The fifth issue of New Zealand Geographic, published on the 150th anniversary of the signing of the Treaty of Waitangi, began with an observation that “differences were not understood, respect not offered, deals not honoured, wrongs not righted and, for many, a corroding ignorance widens the gulf”.
Thirty-two years later, those words are still accurate, so we asked ourselves how we could do better as a media outlet to address the widening gulf and bravely confront some of the questions still vexing New Zealand society.
We turned to writer and author Nic Low (Ngāi Tahu), funded by NZ On Air’s Public Interest Journalism initiative, as a sort of navigator to help steer the waka through these difficult seas.
We set out priorities. Developing Māori journalism talent is critical, but so is the careful, considerate, respectful explanation of what is meant by rangatiratanga, how co-governance might be relevant, how iwi can balance commercial priorities with kaitiakitanga and how to close the yawning faultlines created by the trauma of colonisation.
“Luckily these aren’t uncharted seas,” says Low. “Māori writers, thinkers and leaders have had to grapple with these questions since before the time of Te Tiriti, so there’s generations of matauranga to draw on. My small part is to try to bring Māori voices and perspectives into New Zealand Geographic in substantial ways, give people the space to tell their stories, and provide some of the history and context needed so these issues make sense.”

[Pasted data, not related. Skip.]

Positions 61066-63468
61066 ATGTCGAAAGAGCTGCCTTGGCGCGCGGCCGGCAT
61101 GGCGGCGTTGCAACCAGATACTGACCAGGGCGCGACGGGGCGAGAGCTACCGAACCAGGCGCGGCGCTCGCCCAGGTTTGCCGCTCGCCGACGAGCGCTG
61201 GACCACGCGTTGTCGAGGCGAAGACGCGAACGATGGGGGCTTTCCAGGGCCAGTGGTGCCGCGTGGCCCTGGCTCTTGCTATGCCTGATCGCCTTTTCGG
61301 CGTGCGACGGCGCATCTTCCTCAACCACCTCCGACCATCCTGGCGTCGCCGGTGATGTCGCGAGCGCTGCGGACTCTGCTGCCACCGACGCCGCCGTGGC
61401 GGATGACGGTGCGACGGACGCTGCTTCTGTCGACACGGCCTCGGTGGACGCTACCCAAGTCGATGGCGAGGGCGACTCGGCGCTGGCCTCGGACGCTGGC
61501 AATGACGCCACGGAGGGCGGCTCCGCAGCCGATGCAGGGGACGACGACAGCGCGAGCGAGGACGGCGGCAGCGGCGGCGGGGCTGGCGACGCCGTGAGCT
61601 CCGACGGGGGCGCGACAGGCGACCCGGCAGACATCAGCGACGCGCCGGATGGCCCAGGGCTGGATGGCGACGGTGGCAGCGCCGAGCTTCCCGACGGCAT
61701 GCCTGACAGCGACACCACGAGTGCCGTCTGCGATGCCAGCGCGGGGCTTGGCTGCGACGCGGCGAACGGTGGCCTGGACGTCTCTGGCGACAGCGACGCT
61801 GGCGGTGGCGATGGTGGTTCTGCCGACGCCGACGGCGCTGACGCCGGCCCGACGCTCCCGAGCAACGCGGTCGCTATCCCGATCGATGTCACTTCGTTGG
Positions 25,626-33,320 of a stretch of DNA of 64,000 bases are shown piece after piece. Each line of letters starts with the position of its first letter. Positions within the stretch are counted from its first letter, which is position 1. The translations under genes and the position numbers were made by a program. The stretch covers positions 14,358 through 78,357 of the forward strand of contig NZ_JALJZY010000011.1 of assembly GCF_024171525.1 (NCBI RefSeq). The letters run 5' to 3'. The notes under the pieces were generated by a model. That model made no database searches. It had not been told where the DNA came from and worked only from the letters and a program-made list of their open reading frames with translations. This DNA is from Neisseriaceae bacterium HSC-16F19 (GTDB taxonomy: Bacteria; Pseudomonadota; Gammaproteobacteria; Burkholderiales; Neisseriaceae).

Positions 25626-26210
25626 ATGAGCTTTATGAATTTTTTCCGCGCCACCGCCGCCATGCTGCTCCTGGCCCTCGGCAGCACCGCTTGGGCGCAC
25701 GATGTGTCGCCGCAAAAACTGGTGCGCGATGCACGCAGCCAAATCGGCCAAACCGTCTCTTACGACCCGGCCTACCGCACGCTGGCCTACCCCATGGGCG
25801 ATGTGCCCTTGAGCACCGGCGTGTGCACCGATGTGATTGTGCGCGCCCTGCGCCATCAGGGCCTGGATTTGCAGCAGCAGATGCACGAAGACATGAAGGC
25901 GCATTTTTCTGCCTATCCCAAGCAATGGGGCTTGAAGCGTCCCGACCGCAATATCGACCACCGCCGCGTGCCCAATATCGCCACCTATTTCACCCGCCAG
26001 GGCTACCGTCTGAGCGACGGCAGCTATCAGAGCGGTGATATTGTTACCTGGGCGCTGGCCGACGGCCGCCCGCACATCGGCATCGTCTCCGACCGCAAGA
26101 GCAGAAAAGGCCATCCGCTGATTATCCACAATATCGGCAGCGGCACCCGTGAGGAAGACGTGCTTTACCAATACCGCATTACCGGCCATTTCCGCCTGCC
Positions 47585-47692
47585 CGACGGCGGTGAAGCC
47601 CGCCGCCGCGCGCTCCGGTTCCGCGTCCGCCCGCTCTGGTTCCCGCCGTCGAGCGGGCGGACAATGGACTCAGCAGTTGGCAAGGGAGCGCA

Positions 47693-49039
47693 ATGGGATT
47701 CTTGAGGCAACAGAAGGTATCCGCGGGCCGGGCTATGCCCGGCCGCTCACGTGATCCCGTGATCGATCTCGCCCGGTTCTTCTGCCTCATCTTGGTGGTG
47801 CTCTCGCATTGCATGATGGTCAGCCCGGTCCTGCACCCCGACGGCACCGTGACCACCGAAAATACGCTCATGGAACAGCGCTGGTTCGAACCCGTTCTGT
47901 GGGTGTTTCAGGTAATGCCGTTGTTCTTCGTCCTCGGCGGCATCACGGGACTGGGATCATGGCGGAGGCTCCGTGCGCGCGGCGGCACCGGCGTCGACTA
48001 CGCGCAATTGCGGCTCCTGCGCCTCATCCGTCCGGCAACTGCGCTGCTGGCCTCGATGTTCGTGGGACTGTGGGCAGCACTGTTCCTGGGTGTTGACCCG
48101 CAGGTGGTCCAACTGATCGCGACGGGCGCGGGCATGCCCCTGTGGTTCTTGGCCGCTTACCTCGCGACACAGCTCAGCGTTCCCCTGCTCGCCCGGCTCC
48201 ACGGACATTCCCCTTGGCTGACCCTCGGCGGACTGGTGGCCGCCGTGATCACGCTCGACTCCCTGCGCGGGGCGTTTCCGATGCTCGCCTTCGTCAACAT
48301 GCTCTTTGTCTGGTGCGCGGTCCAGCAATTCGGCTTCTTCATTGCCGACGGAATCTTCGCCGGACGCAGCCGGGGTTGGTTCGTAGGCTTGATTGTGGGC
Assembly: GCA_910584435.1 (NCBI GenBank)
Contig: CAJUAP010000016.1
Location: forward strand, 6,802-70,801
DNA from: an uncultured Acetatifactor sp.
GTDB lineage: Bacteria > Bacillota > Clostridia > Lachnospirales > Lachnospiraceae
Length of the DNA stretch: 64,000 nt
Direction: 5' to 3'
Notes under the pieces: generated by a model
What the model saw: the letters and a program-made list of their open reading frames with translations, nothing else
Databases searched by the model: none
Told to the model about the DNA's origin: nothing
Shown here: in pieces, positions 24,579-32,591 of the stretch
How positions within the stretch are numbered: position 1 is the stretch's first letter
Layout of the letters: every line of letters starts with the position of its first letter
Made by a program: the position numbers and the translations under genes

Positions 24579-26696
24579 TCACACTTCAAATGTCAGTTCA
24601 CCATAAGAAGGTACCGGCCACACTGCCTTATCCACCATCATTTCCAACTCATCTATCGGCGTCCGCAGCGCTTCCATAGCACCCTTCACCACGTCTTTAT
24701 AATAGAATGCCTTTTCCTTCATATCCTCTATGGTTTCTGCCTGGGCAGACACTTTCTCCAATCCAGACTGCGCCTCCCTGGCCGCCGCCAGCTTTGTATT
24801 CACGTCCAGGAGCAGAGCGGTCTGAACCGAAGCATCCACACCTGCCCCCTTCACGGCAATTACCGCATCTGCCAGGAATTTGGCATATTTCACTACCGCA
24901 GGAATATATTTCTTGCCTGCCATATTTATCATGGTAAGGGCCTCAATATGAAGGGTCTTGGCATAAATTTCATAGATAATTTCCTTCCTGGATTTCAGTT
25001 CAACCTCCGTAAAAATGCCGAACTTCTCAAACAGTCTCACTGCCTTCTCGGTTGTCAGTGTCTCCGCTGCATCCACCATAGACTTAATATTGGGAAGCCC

A picture is worth a thousand data points
In 2008, Edith Woischin and Timo Franz went on their big OE, exploring surf beaches around the Pacific before arriving in New Zealand. Here, they co-founded Dumpark, an agency specialising in data visualisation and infographics. From mapping oil spills and plastic pollution to reporting on social development and human rights, their work involves making complex information intelligible. This issue, they took up the challenge of transforming sea-level rise data into visualisations for the story A map of the future.
The long reach of war
Tatsiana Chypsanava’s multi-stop journey to her present-day home of Nelson has encompassed being a dance student in Belarus and a cocoa farmer in Brazil. Now, she’s a photojournalist. With family in Belarus, Ukraine and Russia, Tatsiana has first-hand experience of how much the conflict in Ukraine is affecting Kiwis with roots in the region. It grew into this issue’s story about how authorities overseas can intimidate or crack down from afar on dissent.
As a 12-year-old, Becki Moss won a camera at the Fieldays biosecurity tent, then taught herself photography from the online community Flickr. From the age of 14 onwards she was spending summers shooting weddings, and eventually, she quit her science degree to freelance full-time. In Wellington for a contract, she began documenting the local drag scene, and continued to photograph the LGBTIQA+ community over the course of several years—a project that was part of the portfolio that won her Young Photographer of the Year in 2020. Much of her work touches on invisible chronic illnesses—such as her story Stay Home Club.